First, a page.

Are You E-Verifying Your Employees?

On behalf of Kaplin Stewart Meloff Reiter & Stein, P.C. posted in on Nov 1, 2016.

A new law enacted in Pennsylvania on July 5, 2012 creates new employee verification requirements for all public works contracts.

On July 5, 2012, Pennsylvania Gov. Thomas Corbett signed the Public Works Employment Verification Act into law. Starting January 1, 2013 all contractors, subcontractors and staffing companies providing services on public works projects of more than $25,000 will be required to E-Verify their employees. Public works projects are those which involve construction, reconstruction, demolition, alteration and/or repair and which are paid for in whole or in part from public funds.

E-verify in a free internet based system maintained and administered by the U.S. Department of Homeland Security (DHS). Employers must input employee personal information (such as date of birth and social security number) into the E-Verify system. The employee information is then compared to DHS and the Social Security Administration records to confirm employee eligibility. In a vast majority of the cases, confirmation of employee eligibility will be provided through the E-Verify system electronically within seconds. It is estimated that approximately two percent of submissions, however, may take two to four weeks for a response due to discrepancies in the data. Employers are not allowed to hire or take adverse employment actions against employees during this time period.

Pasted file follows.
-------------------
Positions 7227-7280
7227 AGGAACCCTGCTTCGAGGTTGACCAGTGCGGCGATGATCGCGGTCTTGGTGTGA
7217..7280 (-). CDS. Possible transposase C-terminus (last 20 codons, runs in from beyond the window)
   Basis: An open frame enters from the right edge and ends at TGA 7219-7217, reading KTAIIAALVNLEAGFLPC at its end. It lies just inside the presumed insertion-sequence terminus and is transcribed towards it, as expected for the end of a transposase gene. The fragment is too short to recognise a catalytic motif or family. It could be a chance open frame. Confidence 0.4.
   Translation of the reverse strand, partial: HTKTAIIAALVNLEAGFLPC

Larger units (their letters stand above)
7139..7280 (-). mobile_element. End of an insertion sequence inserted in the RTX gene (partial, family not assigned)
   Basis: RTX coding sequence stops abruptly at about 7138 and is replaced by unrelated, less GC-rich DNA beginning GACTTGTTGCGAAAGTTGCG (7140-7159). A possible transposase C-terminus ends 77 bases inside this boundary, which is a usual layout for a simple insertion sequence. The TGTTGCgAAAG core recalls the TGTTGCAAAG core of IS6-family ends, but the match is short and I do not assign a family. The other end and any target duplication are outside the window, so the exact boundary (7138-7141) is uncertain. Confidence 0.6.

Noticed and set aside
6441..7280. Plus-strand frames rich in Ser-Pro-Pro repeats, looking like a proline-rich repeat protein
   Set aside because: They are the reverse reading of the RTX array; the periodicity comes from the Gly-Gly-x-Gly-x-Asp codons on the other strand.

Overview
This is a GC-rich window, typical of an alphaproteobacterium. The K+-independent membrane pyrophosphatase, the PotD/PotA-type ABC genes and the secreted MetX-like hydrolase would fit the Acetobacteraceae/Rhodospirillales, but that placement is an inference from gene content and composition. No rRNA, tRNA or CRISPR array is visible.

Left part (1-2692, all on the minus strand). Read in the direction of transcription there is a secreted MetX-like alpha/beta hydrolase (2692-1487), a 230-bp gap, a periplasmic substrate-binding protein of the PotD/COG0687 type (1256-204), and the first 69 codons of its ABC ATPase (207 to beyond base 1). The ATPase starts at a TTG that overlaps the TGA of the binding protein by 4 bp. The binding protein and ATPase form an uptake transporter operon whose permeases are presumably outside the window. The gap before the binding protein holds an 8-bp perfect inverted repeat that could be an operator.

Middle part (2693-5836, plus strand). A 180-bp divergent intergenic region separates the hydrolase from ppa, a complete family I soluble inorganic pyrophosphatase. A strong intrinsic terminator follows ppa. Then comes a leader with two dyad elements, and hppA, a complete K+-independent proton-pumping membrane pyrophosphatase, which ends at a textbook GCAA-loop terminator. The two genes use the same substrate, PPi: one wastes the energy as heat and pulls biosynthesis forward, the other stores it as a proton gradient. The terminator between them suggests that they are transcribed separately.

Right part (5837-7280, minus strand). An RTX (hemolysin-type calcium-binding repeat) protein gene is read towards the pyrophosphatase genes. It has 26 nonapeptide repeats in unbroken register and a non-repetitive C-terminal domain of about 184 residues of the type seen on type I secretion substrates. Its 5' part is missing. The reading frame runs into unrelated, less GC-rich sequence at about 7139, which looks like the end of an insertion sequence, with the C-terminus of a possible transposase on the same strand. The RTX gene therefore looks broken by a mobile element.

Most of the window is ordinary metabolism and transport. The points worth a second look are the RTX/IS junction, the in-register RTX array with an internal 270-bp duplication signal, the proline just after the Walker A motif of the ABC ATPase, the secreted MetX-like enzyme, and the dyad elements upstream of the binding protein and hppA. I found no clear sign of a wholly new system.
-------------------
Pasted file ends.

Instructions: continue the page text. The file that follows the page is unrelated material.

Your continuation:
In Pennsylvania, once an employer has received confirmation of the employee’s eligibility through the E-Verify system, the employer must complete and sign, under penalty of perjury, an E-Verify usage certification form verifying that the employer has enrolled in the E-Verify system and has confirmed that all employees are eligible to work on the public works project. The certification form will be available online by the Pennsylvania Department of General Services before the end of this year.

An employer who fails to verify employment eligibility through E-Verify or fails to provide the verification form can be subject to a warning letter from DGS for a first violation and debarment from public works for subsequent violations. An employer can also be subject to civil penalties, ranging from $250 to $1,000 for each violation, for failing to use the verification form or for making false statements on the form.

Questions remain regarding DGS’s enforcement mechanisms and procedures. However, now is the time to prepare for the new E-Verify requirements. Employers should visit the E-Verify homepage at www.uscis.gov. There, employers can review the federally required Memorandum of Understanding and find links for free webinars on the E-Verify system.